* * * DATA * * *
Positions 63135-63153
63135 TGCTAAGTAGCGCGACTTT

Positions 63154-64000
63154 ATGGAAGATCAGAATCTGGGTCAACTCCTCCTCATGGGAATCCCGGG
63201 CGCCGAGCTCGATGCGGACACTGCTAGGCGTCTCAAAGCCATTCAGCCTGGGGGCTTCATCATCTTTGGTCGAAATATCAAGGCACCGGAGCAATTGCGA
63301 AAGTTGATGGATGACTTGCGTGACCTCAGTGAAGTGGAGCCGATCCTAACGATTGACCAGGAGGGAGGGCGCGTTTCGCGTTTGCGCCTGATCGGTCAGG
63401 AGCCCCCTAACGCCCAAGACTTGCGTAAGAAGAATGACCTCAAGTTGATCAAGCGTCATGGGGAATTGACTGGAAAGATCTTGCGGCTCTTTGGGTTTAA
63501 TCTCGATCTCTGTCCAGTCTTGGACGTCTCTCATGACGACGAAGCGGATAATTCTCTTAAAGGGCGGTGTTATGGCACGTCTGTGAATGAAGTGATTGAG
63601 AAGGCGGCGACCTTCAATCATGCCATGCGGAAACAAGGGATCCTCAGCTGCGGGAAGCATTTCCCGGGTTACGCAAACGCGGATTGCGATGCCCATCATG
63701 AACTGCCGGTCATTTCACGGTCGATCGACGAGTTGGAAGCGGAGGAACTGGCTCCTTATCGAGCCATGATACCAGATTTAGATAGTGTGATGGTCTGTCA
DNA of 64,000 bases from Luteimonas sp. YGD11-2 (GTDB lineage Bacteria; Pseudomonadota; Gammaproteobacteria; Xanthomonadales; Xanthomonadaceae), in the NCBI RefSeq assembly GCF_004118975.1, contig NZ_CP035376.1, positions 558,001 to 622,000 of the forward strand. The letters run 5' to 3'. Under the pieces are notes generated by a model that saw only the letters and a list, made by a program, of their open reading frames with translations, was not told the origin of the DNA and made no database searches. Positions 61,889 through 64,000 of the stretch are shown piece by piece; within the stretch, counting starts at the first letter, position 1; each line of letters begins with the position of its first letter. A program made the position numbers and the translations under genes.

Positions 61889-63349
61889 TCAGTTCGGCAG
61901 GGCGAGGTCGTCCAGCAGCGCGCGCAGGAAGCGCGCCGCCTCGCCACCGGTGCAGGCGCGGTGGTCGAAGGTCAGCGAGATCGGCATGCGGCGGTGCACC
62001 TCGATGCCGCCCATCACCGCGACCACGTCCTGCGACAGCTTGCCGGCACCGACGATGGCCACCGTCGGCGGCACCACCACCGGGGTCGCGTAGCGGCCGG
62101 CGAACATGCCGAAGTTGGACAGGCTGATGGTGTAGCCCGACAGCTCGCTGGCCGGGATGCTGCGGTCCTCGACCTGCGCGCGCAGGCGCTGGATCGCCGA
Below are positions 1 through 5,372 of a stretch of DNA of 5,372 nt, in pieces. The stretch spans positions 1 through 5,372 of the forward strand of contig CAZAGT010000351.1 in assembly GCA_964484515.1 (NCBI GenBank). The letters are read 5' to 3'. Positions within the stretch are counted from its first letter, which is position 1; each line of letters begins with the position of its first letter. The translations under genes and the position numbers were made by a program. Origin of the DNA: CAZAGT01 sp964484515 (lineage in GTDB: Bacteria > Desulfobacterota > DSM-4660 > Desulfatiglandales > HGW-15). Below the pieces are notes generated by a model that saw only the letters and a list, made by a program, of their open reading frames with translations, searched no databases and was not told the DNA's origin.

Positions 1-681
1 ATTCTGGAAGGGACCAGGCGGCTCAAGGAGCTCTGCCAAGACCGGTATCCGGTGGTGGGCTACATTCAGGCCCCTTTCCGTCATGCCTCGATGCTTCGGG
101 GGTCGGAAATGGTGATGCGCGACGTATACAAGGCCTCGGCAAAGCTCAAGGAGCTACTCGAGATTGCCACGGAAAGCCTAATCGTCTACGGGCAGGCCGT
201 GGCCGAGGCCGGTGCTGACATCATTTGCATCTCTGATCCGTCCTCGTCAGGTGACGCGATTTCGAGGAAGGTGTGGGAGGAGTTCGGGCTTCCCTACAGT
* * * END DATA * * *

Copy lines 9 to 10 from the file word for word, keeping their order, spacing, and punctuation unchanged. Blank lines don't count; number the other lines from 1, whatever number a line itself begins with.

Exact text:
63601 AAGGCGGCGACCTTCAATCATGCCATGCGGAAACAAGGGATCCTCAGCTGCGGGAAGCATTTCCCGGGTTACGCAAACGCGGATTGCGATGCCCATCATG
63701 AACTGCCGGTCATTTCACGGTCGATCGACGAGTTGGAAGCGGAGGAACTGGCTCCTTATCGAGCCATGATACCAGATTTAGATAGTGTGATGGTCTGTCA